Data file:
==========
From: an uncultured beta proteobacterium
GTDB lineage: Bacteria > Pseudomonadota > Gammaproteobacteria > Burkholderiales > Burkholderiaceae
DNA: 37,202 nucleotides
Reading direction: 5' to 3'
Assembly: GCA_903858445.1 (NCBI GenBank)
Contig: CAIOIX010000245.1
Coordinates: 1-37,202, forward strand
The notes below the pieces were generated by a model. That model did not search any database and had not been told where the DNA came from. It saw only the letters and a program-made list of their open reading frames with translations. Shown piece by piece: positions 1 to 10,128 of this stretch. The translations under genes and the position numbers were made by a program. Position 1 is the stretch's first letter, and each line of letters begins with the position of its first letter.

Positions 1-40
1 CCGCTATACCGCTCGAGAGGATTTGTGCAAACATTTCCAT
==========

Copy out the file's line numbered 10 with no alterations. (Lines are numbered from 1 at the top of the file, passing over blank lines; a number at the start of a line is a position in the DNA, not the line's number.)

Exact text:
1 CCGCTATACCGCTCGAGAGGATTTGTGCAAACATTTCCAT